Every road trip movie I can think of involves two or more people traveling long distances together. On the way, one or more of them come to a new realization about themselves. Sometimes they also come to a new understanding of the other person in the car. Either way, it’s all about the interaction and the conversations they have on the road.
I think the movie industry is missing out on an opportunity to update the genre. They could be making the first solo road trip movie. Think about it. How often do you get a chance to spend a few days alone without being interrupted? Never, am I right? Exactly. Most people just wish they could, so a film could fill that void.
In a couple of weeks, I will start on the four-day journey I have been doing nearly every year for the last ten years. I have been doing that journey in both directions, so I have been a long-distance journeyer many times.
Aside from three occasions when I had company, I have done the journey alone. Four days each way. Over three mountain ranges. Along long empty highways. In good weather and bad. So, I know what a long solo road trip is like and, even though it is tedious and sometimes difficult, I recommend it.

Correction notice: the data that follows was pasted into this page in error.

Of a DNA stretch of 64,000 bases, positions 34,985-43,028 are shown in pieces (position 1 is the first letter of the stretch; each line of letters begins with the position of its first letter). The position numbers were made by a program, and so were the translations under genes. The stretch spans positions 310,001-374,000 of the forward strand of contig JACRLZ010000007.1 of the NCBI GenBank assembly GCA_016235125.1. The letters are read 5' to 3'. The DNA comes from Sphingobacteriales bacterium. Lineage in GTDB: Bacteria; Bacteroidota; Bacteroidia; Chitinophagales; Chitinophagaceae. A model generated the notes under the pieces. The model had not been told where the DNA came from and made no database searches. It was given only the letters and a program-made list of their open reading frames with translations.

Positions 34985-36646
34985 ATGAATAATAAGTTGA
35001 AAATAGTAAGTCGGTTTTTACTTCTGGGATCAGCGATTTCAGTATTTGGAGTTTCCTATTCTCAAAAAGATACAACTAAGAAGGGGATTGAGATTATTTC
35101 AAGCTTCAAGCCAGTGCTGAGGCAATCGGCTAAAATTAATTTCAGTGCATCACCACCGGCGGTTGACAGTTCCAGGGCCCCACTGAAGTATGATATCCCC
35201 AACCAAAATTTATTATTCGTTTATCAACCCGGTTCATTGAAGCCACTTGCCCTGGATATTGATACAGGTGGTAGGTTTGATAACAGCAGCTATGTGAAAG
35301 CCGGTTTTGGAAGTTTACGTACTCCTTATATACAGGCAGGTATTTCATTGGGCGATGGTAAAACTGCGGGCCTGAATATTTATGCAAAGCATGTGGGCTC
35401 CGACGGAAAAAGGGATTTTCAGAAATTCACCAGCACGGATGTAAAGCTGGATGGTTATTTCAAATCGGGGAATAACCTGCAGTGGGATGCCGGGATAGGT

You need music, audiobooks, and GPS, but mostly you need humility because you spend a lot of time alone with your thoughts. Sometimes you don’t like where your thoughts take you. Sometimes you discover ancient memories. Sometimes you get mad at what you can’t remember. Sometimes you argue with the radio. Sometimes you laugh at yourself. Sometimes you surprise yourself with your ideas. And, sometimes you just go into “the zone” and lose an hour or two.
When all is said and done, there is only you. Whoever you are at whatever stage of life you are at, that person is your driving companion. I like to think that it is roughly equivalent to a Zen meditation or a silent retreat, but without the silence. It’s an opportunity for your mind to take you where it wants to go instead of the other way around.
It’s also a chance to find out what you might do if you are in a strange city at dusk with nowhere to stay; what you will do if you have a flat tire; how you will cope when you are suddenly in freezing rain; how you will answer odd questions at the border; what it is like to eat alone in a restaurant; who you are when no one else is there.
In any case, I think there is a movie in this. It might be a bit difficult to direct because the conversation would be so one-sided, but I’m sure that someone could make this work. It might not be as great as All Is Lost, exactly, but it might be as good as Telephone and it would definitely be better than Castaway.
If they make a film about my road trips, I want Susan Sarandon to play me.